She explained a classic example of a bus driver she helped who was struggling with obstructive sleep apnea or OSA. “After diagnosis and a good C-PAP titration,” she said, “he wakes up the next morning and thanks everyone for the best night sleep he has ever had.” “We made the patient happy,” Dr. Sharon said, and we “ensured the safety of tens or hundreds of school kids, other drivers, and pedestrians. Believe me, it’s the best high.”

While Sleep Medicine is considered a medical specialty, psychologists, neuropsychologists, and neurophysiologists had a major role in the development of the field, explained Dr. Sharon.

Dr. Waters told the Times that the field of sleep is perfect for psychologists. “Sleep is the kind of area that clinical psychologists should be doing, it is just made for us,” he said. “We have a whole scientific discipline at our fingertips that is applicable.” He explained that the basic principles of behavior, applied to the treatment of sleep, is a perfect fit.

“Sleep hygiene and stimulus- control therapies are nothing more than applying what we know about sleep related behavior to make the person more likely to sleep,” he said. “Relaxation therapy is what we do to tone down activation. And remember that it is activation, particularly emotional activation, that causes insomnia and reduces the quality of sleep.”

The sleep cycle in most healthy adults begins as the person goes from wakefulness to an orderly set of sleep states. The first cycle is from wakefulness to non-REM sleep, that includes several stages, followed by the first REM period. The two sleep states and the sleep stages continue to alternate throughout the night with an average period of about 90 minutes. A host of difficulties can disrupt the cycle, called fragmentation of the sleep architecture.

“Obviously sleep disorders pose challenges in defining genetics and pathophysiology and developing more and better cures,” said Dr. Sharon, who is currently involved in developing the new edition of the International Classification of Sleep Disorders. She will be reviewing several disorders in the Sleep Related Movement Disorders section for this publication.

“There are many tasks ahead of us,” she noted. “Some relate to education about the importance of sleep to promote adequate development, maintain performance, reduce accidents, morbidity, mortality and overall health costs, as opposed to the on the go 24/7 mentality,” she said. “The importance of ascertaining adequate amounts of sleep in children and teenagers, also, who are among the most sleep-deprived group.”

Researchers at Louisiana Tech in Ruston have a program of research attempting to help unravel some of the complex issues in this area with college students.

“Basically what we’re finding is people that have poor sleep quality tend to consume more food and weigh more over time,” said Dr. Buboltz, Psychology Professor at Louisiana Tech. “Our hope eventually is to give them interventions or strategies to sleep better which would keep them healthier and decrease their weight,” he told the Times.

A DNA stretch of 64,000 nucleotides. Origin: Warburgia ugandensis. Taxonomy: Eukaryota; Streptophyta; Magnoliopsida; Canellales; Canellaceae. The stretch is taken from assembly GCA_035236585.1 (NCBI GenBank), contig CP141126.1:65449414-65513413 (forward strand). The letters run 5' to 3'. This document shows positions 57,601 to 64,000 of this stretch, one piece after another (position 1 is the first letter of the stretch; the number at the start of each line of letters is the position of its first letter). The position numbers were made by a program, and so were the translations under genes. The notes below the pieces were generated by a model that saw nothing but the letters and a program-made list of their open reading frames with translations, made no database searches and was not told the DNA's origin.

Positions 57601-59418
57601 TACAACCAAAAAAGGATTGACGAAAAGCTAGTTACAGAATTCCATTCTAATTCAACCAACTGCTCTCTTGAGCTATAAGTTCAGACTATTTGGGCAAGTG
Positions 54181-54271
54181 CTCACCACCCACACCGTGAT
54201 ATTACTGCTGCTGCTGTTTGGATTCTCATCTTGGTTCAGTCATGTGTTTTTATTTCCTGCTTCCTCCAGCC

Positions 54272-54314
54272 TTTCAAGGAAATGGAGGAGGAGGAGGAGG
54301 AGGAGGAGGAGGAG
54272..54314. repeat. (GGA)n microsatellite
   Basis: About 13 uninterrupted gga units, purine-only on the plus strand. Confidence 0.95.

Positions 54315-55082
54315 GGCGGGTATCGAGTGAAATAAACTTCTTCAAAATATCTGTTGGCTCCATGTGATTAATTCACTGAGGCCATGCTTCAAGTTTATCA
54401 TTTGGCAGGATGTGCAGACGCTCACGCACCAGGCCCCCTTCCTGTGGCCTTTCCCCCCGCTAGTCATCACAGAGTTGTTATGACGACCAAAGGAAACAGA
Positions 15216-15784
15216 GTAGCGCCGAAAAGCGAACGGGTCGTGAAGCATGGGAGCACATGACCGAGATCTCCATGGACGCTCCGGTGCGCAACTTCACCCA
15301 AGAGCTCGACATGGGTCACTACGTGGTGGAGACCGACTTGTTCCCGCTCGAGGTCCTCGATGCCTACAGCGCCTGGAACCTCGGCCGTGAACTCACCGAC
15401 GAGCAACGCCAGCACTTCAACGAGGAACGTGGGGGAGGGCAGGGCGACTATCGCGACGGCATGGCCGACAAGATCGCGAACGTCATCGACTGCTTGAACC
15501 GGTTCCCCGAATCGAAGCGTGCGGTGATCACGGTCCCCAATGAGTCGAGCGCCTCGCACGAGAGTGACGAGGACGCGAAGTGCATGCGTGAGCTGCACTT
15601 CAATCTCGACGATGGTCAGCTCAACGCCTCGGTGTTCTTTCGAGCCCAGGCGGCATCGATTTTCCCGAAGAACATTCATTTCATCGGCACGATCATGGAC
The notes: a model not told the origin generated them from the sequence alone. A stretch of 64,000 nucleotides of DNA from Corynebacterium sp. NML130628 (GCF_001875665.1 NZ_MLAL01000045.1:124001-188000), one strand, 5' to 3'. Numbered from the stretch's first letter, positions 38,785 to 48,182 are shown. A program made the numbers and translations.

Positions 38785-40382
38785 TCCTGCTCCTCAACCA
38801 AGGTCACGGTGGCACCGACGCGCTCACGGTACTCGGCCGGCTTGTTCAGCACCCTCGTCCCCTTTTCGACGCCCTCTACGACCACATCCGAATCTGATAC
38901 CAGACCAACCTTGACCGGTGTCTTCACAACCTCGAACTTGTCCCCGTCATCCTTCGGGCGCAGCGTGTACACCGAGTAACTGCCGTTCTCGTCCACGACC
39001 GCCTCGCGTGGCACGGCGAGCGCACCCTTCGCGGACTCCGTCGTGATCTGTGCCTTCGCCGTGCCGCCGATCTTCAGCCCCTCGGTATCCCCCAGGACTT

Dr. Walter Buboltz, Dr. Janelle McDaniel, Rebecca Hoffmann, Eric Robbins, and Barbara Calvert presented “Analysis of food Consumption Behavior and Sleep Patterns in College Students as Measured by Diaries,” at a recent American Psychological Society conference.

The researchers concluded, “College students have a very erratic eating patterns, with some eating regular meals while a large percentage had fairly erratic dietary habits.” And, “Students consumed approximately a whole day’s more of fat during the week than recommended, while at the same time having about a day’s less of calories consumed across the 7 days.”

Dr. Janelle McDaniel, Assistant Professor at LA Tech, com- mented on the study saying, “It’s important to consider the interaction between different factors such as sleep and eating habits when thinking about wellness globally because treating one particular factor may not address underlying conditions.”

“The relationship between sleep and eating habits and food consumption may be more complex than initially believed,” the researchers concluded.

Dr. Buboltz said that the group has “developed an intervention program for college students called the ‘step program’ and it’s basically training students to learn appropriate sleep habits, sleep hygiene and sleep education.”

Sleep hygiene, explained by Dr. Buboltz, is “Doing things that promote sleep, like not drinking coffee past five, not working out at midnight or eating a lot of food before bed, but relaxing before going to sleep.

“What we do is look at the impact of sleep quality and sleep durations, and various outcomes,” Dr. Buboltz said. “We look at how it relates to college adjustment, physical health, mental health, food consumption, and attention.”

Drs. Buboltz and McDainel, and also Lauren Tressler, also presented “Eating Habits and Patterns of College Students: A Preliminary Study, at the American Association of Behavioral and Social Sciences, 14th Annual Meeting in Las Vegas in February this year.

He noted that their goal for these types of studies was “learning about what’s appropriate. Most people don’t know you’re supposed to sleep eight to nine hours a night. Most people don’t know about the amount of caffeine in food. Chocolate is actually worse for caffeine content than Coke! Colleges are bad about having intramural sports events at nine and ten o’clock at night and that prevents them from going to sleep.”

Dr. McDaniel said, “Sleep is a particularly vital factor in college students health.” And for college students even technology can be a crucial element in sleep health. One of the pilot studies that Dr. Buboltz and his team conducted was to examine the relationship between youngsters and their cell phones. “They became little mothers to their cell phones,” he explained. “They became hyper vigilant to answering their cell phones rather than sleeping,” and this can be a habit that can follow one into adulthood.